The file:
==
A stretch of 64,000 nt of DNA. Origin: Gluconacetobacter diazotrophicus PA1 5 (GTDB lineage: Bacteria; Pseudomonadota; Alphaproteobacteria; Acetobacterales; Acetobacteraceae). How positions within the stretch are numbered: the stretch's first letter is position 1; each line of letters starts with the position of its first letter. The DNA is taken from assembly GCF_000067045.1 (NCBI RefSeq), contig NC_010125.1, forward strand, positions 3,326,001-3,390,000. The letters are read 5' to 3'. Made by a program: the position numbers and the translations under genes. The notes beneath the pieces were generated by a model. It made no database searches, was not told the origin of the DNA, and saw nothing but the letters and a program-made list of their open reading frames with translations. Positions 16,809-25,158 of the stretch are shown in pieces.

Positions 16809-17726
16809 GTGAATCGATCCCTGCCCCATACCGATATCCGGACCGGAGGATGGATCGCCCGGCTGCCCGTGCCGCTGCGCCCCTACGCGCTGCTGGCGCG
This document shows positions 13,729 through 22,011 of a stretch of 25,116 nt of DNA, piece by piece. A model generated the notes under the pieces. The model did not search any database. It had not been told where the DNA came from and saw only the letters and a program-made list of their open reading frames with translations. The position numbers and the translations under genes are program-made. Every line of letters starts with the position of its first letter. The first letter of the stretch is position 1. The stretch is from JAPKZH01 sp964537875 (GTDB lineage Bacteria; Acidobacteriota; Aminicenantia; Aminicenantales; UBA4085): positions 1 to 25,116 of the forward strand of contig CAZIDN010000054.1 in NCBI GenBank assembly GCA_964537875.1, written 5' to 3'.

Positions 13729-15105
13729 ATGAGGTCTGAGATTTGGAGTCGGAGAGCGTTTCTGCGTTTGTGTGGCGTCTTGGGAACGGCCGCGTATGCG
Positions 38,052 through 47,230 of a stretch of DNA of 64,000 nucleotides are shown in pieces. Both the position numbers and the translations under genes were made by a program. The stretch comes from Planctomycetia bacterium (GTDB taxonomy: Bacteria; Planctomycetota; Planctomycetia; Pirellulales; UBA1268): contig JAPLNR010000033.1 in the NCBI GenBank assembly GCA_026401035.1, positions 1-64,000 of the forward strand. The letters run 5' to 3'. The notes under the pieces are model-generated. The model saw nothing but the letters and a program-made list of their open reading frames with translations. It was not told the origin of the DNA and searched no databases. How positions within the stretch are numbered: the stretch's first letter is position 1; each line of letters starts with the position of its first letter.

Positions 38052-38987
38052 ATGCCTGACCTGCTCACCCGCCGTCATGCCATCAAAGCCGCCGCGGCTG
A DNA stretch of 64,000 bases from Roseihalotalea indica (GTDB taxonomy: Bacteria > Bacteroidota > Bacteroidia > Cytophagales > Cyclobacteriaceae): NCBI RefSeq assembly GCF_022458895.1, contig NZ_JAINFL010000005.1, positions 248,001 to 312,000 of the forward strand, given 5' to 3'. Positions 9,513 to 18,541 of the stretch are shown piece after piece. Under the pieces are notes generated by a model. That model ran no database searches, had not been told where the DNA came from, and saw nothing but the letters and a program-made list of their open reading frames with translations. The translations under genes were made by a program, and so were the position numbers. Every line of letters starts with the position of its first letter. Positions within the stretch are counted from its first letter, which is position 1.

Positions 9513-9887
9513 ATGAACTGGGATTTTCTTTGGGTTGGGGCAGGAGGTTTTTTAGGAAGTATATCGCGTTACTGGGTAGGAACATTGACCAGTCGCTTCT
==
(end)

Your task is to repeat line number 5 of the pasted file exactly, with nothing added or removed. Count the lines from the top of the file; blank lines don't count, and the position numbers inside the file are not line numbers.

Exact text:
Positions 13729-15105